A spokesman for the Barcelona Jewish Community on Friday rejected predictions of doom from the local chief rabbi, vowing that the city’s Jews would not abandon the city in the wake of the deadly attack by Islamic terrorists.
“Barcelona is a city where Jews have been living for one hundred years and of which they are proud. We Jews will not leave our city,” spokesman Victor Sorenssen said in an email to the Times of Israel.
His comments came after the Barcelona Chief Rabbi Meir Bar-Hen said he believes the Jewish community in Barcelona is “doomed,” because authorities in Spain do not want to confront radical Islam.
Without mentioning Bar-Hen by name, Sorenssen said that the Jews of Barcelona had a vibrant past and a positive future and are an integral part of multi-cultural Barcelona.
“Since 1977, with the arrival of democracy, the Jewish community has played an active role in the social fabric of Barcelona. The Jewish community participates actively in social, cultural and religious life of the society and has relation with the institutions of the city, of Catalonia and Spain,” he said, noting that next year the community will celebrate it’s centenary after being reformed following the expulsion of the Jews from Spain in 1492.
“In these hundred years, Jews from all over the world have been an active part of this reconstruction,” said Sorenssen, who wrote that he had been asked to speak out on behalf of the “crisis committee of the Jewish community” in response to the terror attack. “We are living a revival of Jewish culture.”
Sorenssen said the terror attack would not change the Jewish community’s commitment to the city.
“The scourge of terrorism has shaken our city with force, as it has done in other European cities. We live moments of sadness, very difficult moments. In these moments of distress the Jewish community cries and prays for the victims. And more. Our community has offered help to the authorities for whatever they may need,” he said.
“Terrorism, with its vile mechanisms of fear, will not be able to defeat us. Barcelona is not afraid, its Jews join them it this stance. This cowardly attack will make us stronger. It is time for solidarity and social commitment. Not for sensationalist headlines,” Sorenssen added.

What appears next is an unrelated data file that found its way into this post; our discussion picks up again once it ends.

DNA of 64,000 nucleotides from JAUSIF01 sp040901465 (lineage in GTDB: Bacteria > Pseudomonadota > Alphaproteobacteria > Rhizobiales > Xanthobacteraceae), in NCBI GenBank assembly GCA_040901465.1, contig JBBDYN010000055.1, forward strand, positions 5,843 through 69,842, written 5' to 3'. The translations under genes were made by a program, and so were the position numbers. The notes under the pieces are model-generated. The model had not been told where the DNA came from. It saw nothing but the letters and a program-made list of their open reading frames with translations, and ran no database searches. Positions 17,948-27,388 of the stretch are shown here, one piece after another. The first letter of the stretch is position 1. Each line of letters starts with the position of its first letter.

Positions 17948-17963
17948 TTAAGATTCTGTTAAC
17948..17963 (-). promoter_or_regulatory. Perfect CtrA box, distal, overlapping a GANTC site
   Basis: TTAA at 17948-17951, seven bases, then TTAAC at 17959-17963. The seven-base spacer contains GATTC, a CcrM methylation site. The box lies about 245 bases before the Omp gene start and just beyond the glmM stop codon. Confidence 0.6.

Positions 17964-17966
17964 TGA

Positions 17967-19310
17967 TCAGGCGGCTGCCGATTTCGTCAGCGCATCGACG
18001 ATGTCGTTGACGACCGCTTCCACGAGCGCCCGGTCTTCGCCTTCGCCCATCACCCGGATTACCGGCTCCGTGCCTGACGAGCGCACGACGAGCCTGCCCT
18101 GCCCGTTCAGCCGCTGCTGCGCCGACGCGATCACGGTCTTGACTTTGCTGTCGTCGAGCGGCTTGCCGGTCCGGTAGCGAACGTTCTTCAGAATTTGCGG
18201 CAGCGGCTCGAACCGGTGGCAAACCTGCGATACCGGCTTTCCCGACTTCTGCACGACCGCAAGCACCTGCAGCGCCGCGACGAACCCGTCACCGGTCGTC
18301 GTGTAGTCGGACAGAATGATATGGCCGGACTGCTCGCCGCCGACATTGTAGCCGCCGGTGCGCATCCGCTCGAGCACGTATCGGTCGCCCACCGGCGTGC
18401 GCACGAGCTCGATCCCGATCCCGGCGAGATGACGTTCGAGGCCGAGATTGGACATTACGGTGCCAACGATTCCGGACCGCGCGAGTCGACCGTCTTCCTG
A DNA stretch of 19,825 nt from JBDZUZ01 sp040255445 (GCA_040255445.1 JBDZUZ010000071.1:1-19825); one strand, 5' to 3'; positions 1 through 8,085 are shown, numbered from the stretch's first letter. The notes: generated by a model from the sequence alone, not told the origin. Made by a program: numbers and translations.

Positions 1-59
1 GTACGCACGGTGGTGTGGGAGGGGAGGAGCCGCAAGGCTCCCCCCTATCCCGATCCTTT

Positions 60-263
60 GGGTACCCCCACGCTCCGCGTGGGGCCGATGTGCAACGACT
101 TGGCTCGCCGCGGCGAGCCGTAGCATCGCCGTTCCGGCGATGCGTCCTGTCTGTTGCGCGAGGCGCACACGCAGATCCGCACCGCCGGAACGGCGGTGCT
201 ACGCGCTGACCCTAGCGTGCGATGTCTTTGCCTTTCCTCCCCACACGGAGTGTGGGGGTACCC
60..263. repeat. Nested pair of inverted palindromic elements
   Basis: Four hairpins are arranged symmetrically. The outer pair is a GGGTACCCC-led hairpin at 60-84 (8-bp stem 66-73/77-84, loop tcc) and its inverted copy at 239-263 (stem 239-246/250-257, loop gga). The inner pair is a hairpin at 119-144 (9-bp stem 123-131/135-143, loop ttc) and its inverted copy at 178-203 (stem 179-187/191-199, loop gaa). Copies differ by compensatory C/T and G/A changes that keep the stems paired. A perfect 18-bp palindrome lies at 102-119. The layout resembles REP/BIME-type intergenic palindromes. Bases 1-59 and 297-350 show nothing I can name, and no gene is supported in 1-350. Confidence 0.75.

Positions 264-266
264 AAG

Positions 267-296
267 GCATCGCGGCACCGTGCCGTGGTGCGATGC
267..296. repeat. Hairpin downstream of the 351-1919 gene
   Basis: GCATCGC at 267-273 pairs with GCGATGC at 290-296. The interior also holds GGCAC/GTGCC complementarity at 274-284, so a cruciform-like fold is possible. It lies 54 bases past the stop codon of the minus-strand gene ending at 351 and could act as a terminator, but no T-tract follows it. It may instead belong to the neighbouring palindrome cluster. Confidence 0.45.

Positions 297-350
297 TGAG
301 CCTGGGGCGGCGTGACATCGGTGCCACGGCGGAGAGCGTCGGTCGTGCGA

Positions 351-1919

In an interview with JTA published earlier Friday, Rabbi Bar-Hen had stressed that he was speaking as a private person and not for all members of his community. Nevertheless he said he had urged his congregation to leave what he called a “hub of Islamist terror for all of Europe” for years before the attacks Thursday and Friday.
“Jews are not here permanently,” Bar-Hen said of the city and region. “I tell my congregants: Don’t think we’re here for good. And I encourage them to buy property in Israel. This place is lost. Don’t repeat the mistake of Algerian Jews, of Venezuelan Jews. Better [get out] early than late.”
A white van on Thursday careered into crowds on Las Ramblas, Barcelona’s feted thoroughfare, when the street was packed with locals and tourists. More than 100 were injured, and 14 people killed. The driver of the van fled on foot and was believed to be still at large on Friday. Police shot dead another man at a checkpoint Thursday. The Islamic State terrorist group claimed responsibility for that attack.
Hours later, police killed in a raid in Cambrils five men whom police said were terrorists planning an imminent attack.
Part of the problem exposed by the attacks, Bar-Hen said, is the presence of a large Muslim community with “radical fringes.” Once these people are “living among you,” he said of terrorists and their supporters, “it’s very difficult to get rid of them. They only get stronger.” He also said this applied to Europe as a whole. “Europe is lost,” he said.
The Barcelona community on Friday resumed activities that it had suspended briefly following the terror attack.